OLYMPIA – A new state performance audit says fraud losses at the Department of Employment Security could be nearly twice as big as previously reported, and Sen. Jeff Wilson, R-Longview, says it confirms suspicions of widespread dysfunction in Washington’s unemployment-insurance agency.
“We’ve been saying for months that Employment Security was poorly prepared for last year’s COVID economic shutdown,” Wilson said. “The state auditor’s report shows us why. The potential for fraud existed before COVID, and the agency failed to implement adequate controls. Last year’s record unemployment and an avalanche of fraudulent claims merely brought the problems to the surface.
“The volume of claims would have strained any agency no matter how well-run. But the report shows ESD has only itself to blame for the underlying problems. If it had given fraud prevention a higher priority, the agency would have been able to respond to the crisis much more efficiently – and thousands would not have been kept waiting for their unemployment checks.
“There’s just one thing missing from this report – an account of the pain, misery and anxiety this caused for tens of thousands of Washington residents. We heard plenty about that in the Legislature, from our constituents.”
Last year ESD was forced to slow claims processing and implement new controls after a Nigeria-based fraud scheme cost the state $646 million. Those who received payments in August waited an average of 70 days for their first check. The auditor’s office says the agency was unprepared to prevent widespread fraud and losses could run as high as $1.1 billion.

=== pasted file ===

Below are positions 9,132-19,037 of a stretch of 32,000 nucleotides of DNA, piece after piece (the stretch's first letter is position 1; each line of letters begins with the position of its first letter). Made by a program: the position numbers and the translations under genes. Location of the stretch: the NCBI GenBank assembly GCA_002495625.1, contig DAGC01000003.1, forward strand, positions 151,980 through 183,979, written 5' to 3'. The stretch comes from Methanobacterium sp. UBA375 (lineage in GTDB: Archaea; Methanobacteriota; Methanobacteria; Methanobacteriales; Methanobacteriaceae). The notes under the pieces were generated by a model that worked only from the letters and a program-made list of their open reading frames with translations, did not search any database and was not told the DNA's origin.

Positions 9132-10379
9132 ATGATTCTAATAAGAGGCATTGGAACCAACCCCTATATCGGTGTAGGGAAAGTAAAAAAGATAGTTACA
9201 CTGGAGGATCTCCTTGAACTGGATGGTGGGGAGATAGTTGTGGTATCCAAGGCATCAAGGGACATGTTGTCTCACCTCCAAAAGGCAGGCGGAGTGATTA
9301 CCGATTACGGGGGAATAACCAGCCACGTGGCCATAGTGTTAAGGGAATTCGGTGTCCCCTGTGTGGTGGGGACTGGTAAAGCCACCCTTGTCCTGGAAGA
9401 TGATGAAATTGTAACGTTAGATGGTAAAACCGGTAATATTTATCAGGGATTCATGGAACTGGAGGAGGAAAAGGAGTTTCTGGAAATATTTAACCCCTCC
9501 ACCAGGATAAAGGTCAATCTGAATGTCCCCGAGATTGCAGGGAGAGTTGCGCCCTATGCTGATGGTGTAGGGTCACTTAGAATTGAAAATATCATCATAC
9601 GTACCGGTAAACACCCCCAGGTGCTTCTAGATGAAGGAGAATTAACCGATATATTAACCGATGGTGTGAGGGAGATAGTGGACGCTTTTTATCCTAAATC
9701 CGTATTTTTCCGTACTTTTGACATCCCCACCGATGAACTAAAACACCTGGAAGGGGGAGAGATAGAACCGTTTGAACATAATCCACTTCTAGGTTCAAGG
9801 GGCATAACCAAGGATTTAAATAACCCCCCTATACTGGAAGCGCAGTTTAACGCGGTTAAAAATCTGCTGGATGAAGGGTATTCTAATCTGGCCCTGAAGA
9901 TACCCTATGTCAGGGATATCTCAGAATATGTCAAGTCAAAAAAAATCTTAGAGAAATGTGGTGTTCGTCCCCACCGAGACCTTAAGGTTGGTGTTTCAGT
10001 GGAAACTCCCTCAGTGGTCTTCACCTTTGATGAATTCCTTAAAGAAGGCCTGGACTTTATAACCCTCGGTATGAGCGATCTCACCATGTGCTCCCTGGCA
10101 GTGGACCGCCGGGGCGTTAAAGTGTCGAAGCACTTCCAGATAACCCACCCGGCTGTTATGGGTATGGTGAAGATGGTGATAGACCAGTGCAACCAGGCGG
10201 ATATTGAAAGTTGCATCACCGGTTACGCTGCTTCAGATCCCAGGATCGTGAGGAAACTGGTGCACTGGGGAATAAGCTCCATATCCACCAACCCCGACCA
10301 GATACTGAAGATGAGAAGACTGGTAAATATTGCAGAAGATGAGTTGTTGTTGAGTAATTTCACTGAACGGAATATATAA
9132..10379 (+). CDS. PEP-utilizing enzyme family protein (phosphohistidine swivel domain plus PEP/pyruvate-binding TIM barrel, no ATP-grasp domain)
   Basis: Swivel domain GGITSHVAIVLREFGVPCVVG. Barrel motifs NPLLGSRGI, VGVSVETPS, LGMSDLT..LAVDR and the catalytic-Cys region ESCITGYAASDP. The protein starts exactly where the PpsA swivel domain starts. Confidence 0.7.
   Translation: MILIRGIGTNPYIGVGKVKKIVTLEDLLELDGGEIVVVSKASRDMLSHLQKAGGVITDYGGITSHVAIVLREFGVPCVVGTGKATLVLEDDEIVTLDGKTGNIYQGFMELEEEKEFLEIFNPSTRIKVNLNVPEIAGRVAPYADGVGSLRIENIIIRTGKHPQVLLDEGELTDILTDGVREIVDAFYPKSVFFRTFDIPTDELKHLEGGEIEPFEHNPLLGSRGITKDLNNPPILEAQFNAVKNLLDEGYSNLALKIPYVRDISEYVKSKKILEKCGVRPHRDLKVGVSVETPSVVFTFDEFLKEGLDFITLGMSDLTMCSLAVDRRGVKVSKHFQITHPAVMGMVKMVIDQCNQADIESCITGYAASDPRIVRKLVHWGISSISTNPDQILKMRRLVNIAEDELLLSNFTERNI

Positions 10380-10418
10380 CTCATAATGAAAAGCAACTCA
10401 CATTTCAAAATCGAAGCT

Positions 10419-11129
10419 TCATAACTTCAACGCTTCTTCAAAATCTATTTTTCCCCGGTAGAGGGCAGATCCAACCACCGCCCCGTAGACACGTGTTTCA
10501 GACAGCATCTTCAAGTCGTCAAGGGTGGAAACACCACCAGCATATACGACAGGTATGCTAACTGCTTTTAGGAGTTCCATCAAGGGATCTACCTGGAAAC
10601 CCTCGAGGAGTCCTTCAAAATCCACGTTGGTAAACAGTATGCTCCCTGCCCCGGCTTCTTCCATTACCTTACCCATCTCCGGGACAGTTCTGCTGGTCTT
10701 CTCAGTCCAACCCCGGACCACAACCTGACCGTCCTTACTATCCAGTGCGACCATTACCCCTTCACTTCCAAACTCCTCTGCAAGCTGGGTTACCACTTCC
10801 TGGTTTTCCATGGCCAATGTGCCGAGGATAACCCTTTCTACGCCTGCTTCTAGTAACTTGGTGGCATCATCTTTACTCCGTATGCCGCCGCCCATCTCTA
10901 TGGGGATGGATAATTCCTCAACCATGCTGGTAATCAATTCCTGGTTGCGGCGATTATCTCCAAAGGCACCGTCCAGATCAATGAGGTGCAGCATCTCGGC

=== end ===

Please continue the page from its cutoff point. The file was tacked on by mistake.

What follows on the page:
The report says prior to the pandemic, ESD lacked a robust anti-fraud unit and the tools necessary to respond to widespread impostor fraud. Some of the anti-fraud tools it did have were not functional.
The performance audit also says the agency continues to struggle, and that it has been able to handle only a small share of the calls it has received from Washington residents seeking information about their claims. Should another wave of claims materialize, it says “the agency’s ability to handle the volume of calls is of concern.”
Wilson said, “The real message of the auditor’s report is that the Legislature missed a big opportunity this year. We could have put the agency under a microscope, examined the adequacy of the fixes it has made, asked critical questions and determined what further reforms are necessary. I wish my colleagues in the majority party had been more interested in looking into problems at an agency under the governor’s control. With just 12 days left in the 2021 legislative session, I am sad to say I don’t think it is going to happen now.”